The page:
Toggle Main Menu Toggle Search

Open Access padlockePrints

Support for Healthcare Professionals after Surgical Patient Safety Incidents: A Qualitative Descriptive Study in 5 Teaching Hospitals

Lookup NU author(s): Naresh Serou, Professor Andy HusbandORCiD, Professor Simon Forrest, Bob Slight, Dr Sarah SlightORCiD

Downloads

Full text for this publication is not currently held within this repository. Alternative links are provided below where available.


Abstract

© Wolters Kluwer Health, Inc. All rights reserved.Objective Patient safety incidents can have a profound effect on healthcare professionals, with some experiencing emotional and psychological distress. This study explored the support medical and nonmedical operating room staff received after being involved in a surgical patient safety incident(s) in 5 UK teaching hospitals. Methods An invitation letter and information sheet were e-mailed to all medical and nonmedical operating room staff (N = 927) across the 5 sites. Semistructured interviews were arranged with a range of different healthcare professionals working in operating rooms across a wide variety of surgical specialities. Interviews were audio recorded, transcribed verbatim, and analyzed using an inductive thematic approach. Results We conducted 45 interviews with medical and nonmedical operating room staff, who emphasized the importance of receiving personalized support soon after the incident. Operating room staff described how the first "go to"people were their peers and reported feeling comforted when their peers empathized with their own experience(s). Other participants found it very difficult to seek support, perceiving it as a sign of weakness. Although family members played an important role in supporting second victims, some participants felt unable to discuss the incident with them, fearing that they might not understand. Conclusions There should be clear support structures in place for operating room staff who have been involved in surgical incidents. Health organizations need to offer timely support to frontline staff after these incidents. Senior clinicians should be proactive in offering support to junior colleagues and empathize with their own experiences, thus shifting the competitive culture to one of openness and support.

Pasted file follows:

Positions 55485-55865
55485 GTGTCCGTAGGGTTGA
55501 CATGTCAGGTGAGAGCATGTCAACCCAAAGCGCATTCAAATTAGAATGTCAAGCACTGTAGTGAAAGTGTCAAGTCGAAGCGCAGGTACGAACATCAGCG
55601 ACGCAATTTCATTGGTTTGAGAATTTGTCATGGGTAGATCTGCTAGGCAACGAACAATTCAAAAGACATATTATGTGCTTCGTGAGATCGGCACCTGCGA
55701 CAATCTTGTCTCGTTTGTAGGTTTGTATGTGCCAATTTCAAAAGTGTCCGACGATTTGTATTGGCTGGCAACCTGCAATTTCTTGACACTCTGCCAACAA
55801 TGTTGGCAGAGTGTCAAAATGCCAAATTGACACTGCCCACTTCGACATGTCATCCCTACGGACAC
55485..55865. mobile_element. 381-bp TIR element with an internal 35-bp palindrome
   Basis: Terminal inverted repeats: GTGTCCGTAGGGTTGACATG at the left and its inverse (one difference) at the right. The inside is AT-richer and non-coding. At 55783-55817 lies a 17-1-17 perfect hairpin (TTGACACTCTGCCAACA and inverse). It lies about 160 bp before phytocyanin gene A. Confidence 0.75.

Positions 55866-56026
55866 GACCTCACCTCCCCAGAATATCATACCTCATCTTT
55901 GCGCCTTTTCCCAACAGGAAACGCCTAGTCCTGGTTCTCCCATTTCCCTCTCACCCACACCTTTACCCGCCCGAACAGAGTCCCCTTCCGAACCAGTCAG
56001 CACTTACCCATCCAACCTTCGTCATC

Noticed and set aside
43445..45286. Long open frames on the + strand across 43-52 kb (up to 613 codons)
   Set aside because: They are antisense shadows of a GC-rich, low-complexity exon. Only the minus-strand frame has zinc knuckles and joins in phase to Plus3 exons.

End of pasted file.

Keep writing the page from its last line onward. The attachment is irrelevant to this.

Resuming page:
Publication metadata

Author(s): Serou N, Husband AK, Forrest SP, Slight RD, Slight SP

Publication type: Article

Publication status: Published

Journal: Journal of Patient Safety

Year: 2021

Volume: 17

Issue: 5

Pages: 335-340

Print publication date: 01/08/2021

Acceptance date: 02/04/2020

ISSN (print): 1549-8417

ISSN (electronic): 1549-8425

Publisher: Lippincott Williams and Wilkins

URL: https://doi.org/10.1097/PTS.0000000000000844

DOI: 10.1097/PTS.0000000000000844

PubMed id: 33881807


Altmetrics

Altmetrics provided by Altmetric


Share